Key Takeaways

  • You can enroll in Medicare health and drug plans during Open Enrollment from October 15 to December 7.

  • For most people, this is the only time you can join or switch health and prescription drug plans for the coming year.

  • Here are 5 things you should consider during Open Enrollment before switching plans or joining a new plan. 

Medicare's Open Enrollment Period starts October 15 and goes through December 7 every year. Since Medicare plans change each year, it’s a good idea to make sure your coverage still meets your needs. And unless you qualify for a Special Enrollment Period, this is the only time you can join or switch health (Medicare Advantage) and prescription drug (Part D) plans for the coming year.

If you or a loved one has been affected by a recent natural disaster, your open enrollment may extend to December 31. If you want to request an extended enrollment period, call 1-800-MEDICARE or contact your health insurance company or drug plan directly.

In the meantime, here are five things you should check right now during Medicare Open Enrollment to evaluate whether the plan you’re in or the plan you’re looking to join is the right one for you.

1. Check your mailbox

If you’ve been ignoring the marketing mail from plans looking to get you to change, make sure you don’t overlook anything that comes from Medicare or Social Security.

For example, if your plan decided not to renew its contract with Medicare or continue to serve your area, you should receive a notice in October and will get another reminder in November to select a new option.

If you’re receiving Extra Help to pay for your prescriptions, you may receive information about your continued eligibility for this benefit, changes in copayments at the pharmacy, or a notice about selecting a new plan if your plan is being terminated at the end of the year.

If you’re currently enrolled in a Medicare Advantage or Part D plan, you should receive an Annual Notice of Change (ANOC) from your plan in September. Be sure to read the ANOC closely, as it outlines any changes to your costs and coverage in the coming year.

2. Check with your doctors and specialists

Medicare Advantage plans may limit members to using specific providers. If you want to continue seeing your doctor and any specialists, be sure to check that they are still in your Medicare plan’s network. Medicare Advantage plans are required by the Centers for Medicare & Medicaid Services (CMS) to keep their online provider directories updated. People with Original Medicare usually only need to ensure their providers are still accepting Medicare assignment.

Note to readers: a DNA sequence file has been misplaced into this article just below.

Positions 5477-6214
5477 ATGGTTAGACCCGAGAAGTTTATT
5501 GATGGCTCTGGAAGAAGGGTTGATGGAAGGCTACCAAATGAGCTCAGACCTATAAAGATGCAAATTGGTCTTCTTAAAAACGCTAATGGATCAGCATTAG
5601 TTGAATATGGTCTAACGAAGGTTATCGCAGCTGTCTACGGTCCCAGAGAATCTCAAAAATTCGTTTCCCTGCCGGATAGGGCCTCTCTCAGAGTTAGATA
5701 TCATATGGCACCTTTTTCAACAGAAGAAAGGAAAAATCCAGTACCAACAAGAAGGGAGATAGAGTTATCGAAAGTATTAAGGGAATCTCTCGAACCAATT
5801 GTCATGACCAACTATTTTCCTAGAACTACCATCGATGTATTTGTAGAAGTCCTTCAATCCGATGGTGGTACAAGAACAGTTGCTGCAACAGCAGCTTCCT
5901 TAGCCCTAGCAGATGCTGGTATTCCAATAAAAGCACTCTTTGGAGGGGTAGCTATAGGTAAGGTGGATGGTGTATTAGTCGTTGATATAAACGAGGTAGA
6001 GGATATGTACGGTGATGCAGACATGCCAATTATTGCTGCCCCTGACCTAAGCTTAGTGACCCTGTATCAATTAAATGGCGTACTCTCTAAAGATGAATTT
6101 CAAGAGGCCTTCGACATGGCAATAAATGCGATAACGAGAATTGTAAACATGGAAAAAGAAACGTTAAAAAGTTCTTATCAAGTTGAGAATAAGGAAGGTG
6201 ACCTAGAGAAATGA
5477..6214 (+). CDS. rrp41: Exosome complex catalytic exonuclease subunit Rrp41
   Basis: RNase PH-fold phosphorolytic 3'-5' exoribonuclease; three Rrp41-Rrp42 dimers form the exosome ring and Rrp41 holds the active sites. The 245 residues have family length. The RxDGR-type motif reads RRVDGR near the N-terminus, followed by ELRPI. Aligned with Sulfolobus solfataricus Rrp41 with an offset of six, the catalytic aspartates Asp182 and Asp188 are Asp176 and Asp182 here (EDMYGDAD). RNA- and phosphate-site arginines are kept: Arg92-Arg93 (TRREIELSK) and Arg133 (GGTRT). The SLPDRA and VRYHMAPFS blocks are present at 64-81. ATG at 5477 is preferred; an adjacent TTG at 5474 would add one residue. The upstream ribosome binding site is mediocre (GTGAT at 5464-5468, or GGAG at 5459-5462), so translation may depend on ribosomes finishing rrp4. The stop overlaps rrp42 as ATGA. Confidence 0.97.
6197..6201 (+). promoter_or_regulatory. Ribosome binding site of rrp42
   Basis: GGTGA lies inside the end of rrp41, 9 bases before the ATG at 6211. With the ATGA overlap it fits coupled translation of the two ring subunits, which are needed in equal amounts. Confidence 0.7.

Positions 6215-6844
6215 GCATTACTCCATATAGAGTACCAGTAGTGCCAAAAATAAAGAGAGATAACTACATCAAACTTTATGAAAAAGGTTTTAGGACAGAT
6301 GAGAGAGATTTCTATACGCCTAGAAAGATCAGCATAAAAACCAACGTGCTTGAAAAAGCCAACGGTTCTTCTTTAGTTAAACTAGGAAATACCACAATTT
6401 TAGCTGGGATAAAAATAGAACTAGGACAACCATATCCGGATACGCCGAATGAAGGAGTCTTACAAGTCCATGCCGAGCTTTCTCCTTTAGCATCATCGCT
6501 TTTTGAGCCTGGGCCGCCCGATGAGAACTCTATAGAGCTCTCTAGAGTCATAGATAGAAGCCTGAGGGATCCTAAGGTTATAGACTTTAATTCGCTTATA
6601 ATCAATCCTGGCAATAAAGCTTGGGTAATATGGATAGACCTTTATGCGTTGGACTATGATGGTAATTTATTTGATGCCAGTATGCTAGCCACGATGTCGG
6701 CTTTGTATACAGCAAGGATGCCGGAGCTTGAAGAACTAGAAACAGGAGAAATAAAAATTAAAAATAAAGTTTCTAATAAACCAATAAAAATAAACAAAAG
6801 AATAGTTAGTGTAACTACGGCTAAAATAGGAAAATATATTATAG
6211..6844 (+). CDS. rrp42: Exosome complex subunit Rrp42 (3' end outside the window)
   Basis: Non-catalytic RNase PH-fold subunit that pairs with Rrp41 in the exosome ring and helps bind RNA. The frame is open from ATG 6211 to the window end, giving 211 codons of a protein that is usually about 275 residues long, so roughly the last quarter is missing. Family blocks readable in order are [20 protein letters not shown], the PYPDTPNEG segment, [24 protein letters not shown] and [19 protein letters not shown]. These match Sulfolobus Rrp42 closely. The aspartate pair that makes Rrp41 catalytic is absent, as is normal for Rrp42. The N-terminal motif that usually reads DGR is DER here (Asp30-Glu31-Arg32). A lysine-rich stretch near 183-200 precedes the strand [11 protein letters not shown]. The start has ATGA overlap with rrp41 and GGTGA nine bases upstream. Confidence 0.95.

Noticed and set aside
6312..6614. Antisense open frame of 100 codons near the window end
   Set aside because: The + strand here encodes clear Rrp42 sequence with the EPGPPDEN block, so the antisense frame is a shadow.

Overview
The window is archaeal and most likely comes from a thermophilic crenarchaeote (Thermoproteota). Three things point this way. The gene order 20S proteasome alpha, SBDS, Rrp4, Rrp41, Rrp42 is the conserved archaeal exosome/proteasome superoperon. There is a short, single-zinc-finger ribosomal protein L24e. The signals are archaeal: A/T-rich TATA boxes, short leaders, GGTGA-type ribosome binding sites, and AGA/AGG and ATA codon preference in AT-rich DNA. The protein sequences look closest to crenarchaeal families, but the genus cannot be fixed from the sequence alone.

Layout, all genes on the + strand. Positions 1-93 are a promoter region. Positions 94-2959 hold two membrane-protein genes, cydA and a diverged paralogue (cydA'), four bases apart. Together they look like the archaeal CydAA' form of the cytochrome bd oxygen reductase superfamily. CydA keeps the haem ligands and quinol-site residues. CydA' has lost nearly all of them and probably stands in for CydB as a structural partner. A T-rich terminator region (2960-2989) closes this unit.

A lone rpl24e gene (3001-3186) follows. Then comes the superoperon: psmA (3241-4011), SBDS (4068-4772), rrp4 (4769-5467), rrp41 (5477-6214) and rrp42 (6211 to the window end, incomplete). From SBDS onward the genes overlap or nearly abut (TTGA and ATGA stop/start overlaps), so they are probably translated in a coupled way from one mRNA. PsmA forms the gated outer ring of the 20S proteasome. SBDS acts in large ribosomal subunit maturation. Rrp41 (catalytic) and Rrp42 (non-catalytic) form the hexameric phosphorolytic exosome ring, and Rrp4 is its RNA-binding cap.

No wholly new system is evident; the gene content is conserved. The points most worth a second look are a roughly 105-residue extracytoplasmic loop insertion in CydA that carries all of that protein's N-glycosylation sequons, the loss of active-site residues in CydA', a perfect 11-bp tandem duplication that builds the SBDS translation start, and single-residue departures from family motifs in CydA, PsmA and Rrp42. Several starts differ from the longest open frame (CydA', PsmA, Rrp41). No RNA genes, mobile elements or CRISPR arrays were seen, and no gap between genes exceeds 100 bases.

3. Check the drug formulary

Each Medicare plan that covers prescription drugs has its own formulary, or list of covered medications. In addition, most formularies have tiers that affect how much you pay for your drugs at the pharmacy. Medicare Open Enrollment is the time to check:

  • Whether the prescriptions you take are on the plan’s formulary
  • What tier they fall under (and therefore what your copayment is)
  • Whether the plan places any restrictions on how you can get your medication, such as quantity limits or prior authorization from your provider

4. Check with your pharmacy

Some plans have negotiated with specific pharmacies to offer discounts to plan members who fill their prescriptions there. If you have a preferred pharmacy, or like to receive your medications by mail, be sure to compare how much you’ll pay for those options when shopping for plans.

5. Check how much Medicare will cost you in 2022

While CMS has indicated that on average, Medicare health and drug plan premiums will increase slightly in 2022, you should look beyond premiums to determine actual out-of-pocket costs. Be sure to check for the deductible, copayments, and whether you may fall into the Part D coverage gap (or “donut hole”).

How to get started when choosing your Medicare plan during Open Enrollment

If you’re confused about Medicare and need a place to start learning about your coverage options, take our Medicare cost estimator to get a free, short report that helps you compare your choices.

You also can compare plans by: